To gain better understanding of the natural history of Schistosoma haematobium associated disease, age- and intensity-related urinary tract morbidity were assessed in a cross-sectional study of Kilole (population 719) in Coast Province, Kenya. Overall prevalence of infection was 65% (39% light, 16% moderate, 9% heavy). Infection prevalence and mean intensity of infection were highest in the 5-14-year-old bracket for both sexes. Although significant intensity-associated increases in hematuria prevalence were noted for both children and adults in all infection categories, hematuria was more common in those < 15 years of age. Children had a significant increase in the prevalence of dysuria at higher levels of infection, whereas adults did not. Radiographic study of a 1:9 random sample, stratified for age, revealed a greater prevalence of urinary tract granulomas in those < 15 years. Subjects > 15 years of age had a greater frequency of hydronephrosis. Hydronephrosis, hydroureter, and bladder calcification were not associated with higher infection intensity.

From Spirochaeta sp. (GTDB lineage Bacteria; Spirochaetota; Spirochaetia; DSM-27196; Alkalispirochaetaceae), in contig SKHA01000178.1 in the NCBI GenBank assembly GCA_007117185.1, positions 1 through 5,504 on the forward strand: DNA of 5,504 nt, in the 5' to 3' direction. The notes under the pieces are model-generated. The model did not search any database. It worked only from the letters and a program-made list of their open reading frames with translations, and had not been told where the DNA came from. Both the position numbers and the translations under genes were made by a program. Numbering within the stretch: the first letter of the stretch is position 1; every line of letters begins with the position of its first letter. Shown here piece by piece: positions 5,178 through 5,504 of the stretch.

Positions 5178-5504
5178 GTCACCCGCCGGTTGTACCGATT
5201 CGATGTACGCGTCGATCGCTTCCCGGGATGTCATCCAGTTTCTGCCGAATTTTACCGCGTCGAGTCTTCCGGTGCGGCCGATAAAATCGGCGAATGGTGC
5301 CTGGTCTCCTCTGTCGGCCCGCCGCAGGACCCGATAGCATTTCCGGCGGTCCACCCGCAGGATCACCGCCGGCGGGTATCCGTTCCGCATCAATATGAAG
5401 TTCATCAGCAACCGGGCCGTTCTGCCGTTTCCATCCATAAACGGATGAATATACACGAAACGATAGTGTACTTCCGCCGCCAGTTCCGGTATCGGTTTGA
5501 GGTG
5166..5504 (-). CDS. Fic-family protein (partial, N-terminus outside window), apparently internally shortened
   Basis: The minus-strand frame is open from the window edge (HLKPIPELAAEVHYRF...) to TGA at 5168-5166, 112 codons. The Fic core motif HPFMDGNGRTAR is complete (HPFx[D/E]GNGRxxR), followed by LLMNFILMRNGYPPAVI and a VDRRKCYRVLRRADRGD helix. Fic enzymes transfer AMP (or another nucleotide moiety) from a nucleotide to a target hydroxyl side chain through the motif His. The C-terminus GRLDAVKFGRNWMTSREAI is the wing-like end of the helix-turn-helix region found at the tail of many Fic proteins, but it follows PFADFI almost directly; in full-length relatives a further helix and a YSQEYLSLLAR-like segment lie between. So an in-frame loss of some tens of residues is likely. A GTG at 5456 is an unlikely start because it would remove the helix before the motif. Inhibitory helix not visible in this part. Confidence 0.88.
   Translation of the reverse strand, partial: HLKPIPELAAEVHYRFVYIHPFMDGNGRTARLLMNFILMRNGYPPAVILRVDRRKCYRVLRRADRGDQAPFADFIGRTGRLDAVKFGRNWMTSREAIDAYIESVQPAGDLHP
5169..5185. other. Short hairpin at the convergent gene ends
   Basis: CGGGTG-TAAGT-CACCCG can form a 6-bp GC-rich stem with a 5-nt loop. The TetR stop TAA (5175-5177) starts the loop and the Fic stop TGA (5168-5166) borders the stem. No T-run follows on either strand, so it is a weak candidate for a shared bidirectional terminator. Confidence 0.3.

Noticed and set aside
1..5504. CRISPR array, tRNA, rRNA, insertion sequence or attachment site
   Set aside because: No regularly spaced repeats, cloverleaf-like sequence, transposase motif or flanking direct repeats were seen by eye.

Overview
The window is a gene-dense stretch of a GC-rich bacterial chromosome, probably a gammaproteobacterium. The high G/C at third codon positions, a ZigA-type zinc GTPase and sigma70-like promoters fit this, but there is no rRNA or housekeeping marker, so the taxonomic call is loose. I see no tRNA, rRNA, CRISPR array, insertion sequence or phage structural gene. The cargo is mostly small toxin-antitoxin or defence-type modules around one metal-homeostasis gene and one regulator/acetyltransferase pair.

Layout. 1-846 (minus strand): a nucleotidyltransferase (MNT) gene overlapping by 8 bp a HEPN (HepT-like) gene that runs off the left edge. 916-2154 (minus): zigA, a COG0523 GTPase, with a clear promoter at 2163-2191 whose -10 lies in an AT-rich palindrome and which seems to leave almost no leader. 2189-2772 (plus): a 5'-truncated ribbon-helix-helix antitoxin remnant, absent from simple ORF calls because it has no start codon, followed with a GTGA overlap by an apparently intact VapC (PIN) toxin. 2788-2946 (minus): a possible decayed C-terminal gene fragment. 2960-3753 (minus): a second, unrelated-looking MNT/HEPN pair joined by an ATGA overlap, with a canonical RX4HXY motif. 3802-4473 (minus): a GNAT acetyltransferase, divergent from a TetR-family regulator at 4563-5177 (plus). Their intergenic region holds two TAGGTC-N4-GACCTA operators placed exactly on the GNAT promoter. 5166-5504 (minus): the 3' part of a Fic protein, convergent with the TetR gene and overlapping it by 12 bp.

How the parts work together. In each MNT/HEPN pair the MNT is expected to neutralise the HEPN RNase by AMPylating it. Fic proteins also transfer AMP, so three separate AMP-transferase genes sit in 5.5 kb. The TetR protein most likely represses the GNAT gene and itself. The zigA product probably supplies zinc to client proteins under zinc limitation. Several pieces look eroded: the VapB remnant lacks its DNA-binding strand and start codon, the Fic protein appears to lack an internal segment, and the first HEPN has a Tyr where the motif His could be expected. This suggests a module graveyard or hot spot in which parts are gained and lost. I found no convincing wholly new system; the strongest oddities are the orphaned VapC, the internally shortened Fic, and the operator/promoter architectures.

Among individuals with bladder calcification, a potential marker of cumulative inflammation, 87% had hydronephrosis or hydroureter, compared to a 40% prevalence among individuals without bladder calcification. These findings suggest that certain structural forms of urinary tract disease, such as hydronephrosis, progress during the course of untreated schistosomiasis haematobia despite age-related reductions in egg burden, whereas other forms of morbidity, such as hematuria, remain sensitive to the level of urinary egg excretion at the time of diagnosis.